- Route: Ozarks
- Ride Year: 2021
- Hometown: Austin
- School Year: Senior
- Major: Mathematics
- Email: firstname.lastname@example.org
Hey everyone! My name is Wade Smith, and I am a senior at Texas studying mathematics. I was born and raised here in Austin, and I couldn't have asked for a better place to grow up in. Along with my dad, Les, and my mom, Susie, I have two twin sisters (Audrey and Laine), and together they make up my awesome family.
I began my college journey at Southern Methodist University in Dallas, Texas. During that time, I was a mechanical engineer by morning, walk-on quarterback by afternoon (and most times into the night). I cherished and still keep in touch with the friends I made in my time there, but I decided to transfer home to UT during the middle of my sophomore year. After a semester of struggles and adversities, I finally found my social stride during junior year by becoming a member of Texas 4000 for Cancer and a founding member of the Chi Phi Fraternity. I am also a St. David's Neal Kocurek Scholar, which is a scholarship program that is given to students working towards a degree that can apply to the healthcare field. I started as an engineer hoping to one day design prosthetic limbs, but I have since shifted to a math major hoping to get involved in the business administration side of healthcare. The path is still a little unclear, but I know that whatever I do will be geared towards helping as many people I can in any way.
I'm a pretty easy-going, relaxed, and happy guy who is passionate about the outdoors and all the activities that stem from it. Nothing gets me more excited than hiking, camping, kayaking/canoeing, surfing, and (soon to be) biking, and I am eager to travel the country and the world to pick out the best places to do each and every one of these things! I love music, all sports, movies, TV shows, Settlers of Catan, and spending quality time with the people I love. Here's to an amazing experience with Texas 4000!
Why I Ride
When I went to SMU after being capped from UT, I was shocked, and I hated the thought of being in Dallas because I believed it wasn’t the way things were supposed to be. But on the second day of school, I ran into Ryan-Cole, and everything began to shift.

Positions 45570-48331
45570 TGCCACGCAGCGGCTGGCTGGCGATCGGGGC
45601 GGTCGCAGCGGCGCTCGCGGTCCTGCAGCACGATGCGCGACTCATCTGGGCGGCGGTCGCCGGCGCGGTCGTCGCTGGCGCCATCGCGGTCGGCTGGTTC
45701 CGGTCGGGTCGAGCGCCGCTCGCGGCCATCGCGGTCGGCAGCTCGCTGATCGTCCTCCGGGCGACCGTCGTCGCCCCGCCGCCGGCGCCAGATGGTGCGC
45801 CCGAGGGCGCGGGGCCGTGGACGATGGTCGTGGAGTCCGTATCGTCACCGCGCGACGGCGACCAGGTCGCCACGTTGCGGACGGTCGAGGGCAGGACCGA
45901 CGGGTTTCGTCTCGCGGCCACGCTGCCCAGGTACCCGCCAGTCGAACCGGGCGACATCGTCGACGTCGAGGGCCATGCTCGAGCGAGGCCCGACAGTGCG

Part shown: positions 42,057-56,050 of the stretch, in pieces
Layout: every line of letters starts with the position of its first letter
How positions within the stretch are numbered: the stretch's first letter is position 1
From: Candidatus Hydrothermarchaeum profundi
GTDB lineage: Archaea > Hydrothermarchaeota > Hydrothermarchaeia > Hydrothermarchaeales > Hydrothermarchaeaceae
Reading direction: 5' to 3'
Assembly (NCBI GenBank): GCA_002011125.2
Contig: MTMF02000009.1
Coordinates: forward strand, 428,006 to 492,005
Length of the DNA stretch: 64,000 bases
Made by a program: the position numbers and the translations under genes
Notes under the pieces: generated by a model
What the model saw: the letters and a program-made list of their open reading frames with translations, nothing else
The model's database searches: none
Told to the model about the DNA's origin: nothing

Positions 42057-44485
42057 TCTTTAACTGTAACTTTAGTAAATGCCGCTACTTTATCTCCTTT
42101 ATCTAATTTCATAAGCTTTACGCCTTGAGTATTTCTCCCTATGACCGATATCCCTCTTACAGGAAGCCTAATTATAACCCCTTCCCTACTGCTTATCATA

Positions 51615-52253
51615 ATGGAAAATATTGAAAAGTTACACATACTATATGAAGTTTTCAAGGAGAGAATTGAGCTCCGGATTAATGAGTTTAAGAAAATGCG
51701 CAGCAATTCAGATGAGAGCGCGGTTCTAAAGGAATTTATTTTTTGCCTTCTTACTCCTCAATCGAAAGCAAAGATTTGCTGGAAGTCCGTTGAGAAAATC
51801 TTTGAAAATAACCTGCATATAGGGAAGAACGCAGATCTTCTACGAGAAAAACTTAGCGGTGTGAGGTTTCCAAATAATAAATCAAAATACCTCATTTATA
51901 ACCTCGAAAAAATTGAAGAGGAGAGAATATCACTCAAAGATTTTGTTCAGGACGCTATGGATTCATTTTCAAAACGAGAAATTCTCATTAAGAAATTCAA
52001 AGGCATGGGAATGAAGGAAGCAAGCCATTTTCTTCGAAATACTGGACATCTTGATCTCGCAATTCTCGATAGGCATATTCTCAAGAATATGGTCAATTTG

Ryan-Cole and I went to different high schools, but we used to be church buddies back in middle school. We were good friends, but our friendship deepened when he was diagnosed with leukemia in sixth grade. It was very serious, so serious that doctors did not expect him to survive. Ryan-Cole was a pro at hiding his pain; every time I saw him, his smile was radiant, and he always had something fun to talk about. He was so good at it that I didn’t understand how much pain he was really in until we talked years later. From the day we reconnected at SMU until the day I transferred, my admiration of Ryan-Cole grew exponentially. Ryan-Cole is cancer free, and he inspires me every single day. I saw his focus and determination to his studies, for he hopes one day to become a doctor. I saw him thrive socially, so much that he couldn’t go to the library without striking up conversation with every other person. And best of all, I got to see him define his identity with cancer long in the past. All throughout middle and high school, everyone knew him as the kid with cancer. But at SMU, I learned that he only told a very small group of people. His triumph is silent, and people have the chance to know Ryan-Cole without cancer clouding his image.
Now that I am back at UT with a chance at Texas 4000, I have an entirely new perspective on why I ride and who I ride for. I will ride not only for Ryan-Cole, but for my teammates and those they ride for. There are countless stories of triumph and defeat when it comes to cancer, and I am fortunate to be close to someone who has beat cancer. But for many of my teammates, friends, and community members, that may not be the case, and the ones they love who have been affected by cancer may not have been successful like Ryan-Cole. These people will be in my heart and mind as a member of Texas 4000, no matter where I am. I am thankful for the opportunity to share my passion and raise awareness of cancer to members of my community in hopes that people can come together on their own ride towards a cure.